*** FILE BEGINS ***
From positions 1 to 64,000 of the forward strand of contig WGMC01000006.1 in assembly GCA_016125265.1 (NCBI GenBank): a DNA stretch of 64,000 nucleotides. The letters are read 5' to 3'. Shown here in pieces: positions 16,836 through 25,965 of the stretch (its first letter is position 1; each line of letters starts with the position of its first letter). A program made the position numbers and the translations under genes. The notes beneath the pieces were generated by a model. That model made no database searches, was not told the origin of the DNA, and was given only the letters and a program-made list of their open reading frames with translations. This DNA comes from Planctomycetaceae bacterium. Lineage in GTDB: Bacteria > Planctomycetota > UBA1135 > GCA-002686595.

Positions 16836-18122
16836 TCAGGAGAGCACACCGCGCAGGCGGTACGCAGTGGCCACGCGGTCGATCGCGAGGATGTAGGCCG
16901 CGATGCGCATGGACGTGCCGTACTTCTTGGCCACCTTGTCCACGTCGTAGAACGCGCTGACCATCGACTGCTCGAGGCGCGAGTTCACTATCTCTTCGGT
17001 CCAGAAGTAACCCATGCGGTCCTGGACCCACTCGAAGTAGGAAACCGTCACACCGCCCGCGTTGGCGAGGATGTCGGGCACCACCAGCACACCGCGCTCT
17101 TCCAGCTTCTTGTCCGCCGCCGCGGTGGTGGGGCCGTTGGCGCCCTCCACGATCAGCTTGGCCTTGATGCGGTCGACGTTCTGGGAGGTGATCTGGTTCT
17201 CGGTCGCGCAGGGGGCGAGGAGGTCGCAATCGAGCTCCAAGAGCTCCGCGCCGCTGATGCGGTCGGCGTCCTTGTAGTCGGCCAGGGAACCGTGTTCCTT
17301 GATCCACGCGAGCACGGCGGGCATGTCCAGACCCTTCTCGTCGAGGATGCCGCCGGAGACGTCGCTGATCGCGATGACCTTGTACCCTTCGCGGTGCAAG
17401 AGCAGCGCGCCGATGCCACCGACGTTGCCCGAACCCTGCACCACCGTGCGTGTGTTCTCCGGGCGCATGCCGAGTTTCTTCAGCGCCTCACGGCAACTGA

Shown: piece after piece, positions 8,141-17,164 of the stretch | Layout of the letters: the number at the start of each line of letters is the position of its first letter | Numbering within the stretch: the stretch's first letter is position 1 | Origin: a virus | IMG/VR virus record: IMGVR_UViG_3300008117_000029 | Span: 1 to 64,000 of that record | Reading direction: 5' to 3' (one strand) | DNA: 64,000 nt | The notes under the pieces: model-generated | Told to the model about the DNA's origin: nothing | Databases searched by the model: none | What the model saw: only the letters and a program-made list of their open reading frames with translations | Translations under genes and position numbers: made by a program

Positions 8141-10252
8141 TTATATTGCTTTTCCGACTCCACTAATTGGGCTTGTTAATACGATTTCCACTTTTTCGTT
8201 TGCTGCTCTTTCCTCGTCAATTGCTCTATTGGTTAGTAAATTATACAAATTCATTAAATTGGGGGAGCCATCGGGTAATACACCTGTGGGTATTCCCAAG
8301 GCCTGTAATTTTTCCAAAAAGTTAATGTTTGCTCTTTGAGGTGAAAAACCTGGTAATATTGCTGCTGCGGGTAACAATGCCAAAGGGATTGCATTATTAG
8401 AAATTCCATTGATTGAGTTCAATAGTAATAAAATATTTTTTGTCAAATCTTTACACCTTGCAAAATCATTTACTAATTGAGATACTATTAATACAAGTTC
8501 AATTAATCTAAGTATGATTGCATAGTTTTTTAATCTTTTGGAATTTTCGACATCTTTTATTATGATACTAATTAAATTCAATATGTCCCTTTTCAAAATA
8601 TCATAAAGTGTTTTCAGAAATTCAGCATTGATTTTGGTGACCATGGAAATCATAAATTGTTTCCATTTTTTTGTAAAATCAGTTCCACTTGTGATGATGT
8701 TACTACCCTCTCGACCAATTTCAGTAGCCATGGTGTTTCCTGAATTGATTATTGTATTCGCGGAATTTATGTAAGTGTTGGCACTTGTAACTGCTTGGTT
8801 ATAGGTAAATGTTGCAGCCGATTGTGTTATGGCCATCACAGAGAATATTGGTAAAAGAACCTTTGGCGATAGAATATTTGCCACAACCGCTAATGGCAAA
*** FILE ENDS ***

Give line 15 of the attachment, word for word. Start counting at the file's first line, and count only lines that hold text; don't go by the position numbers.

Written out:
8401 AAATTCCATTGATTGAGTTCAATAGTAATAAAATATTTTTTGTCAAATCTTTACACCTTGCAAAATCATTTACTAATTGAGATACTATTAATACAAGTTC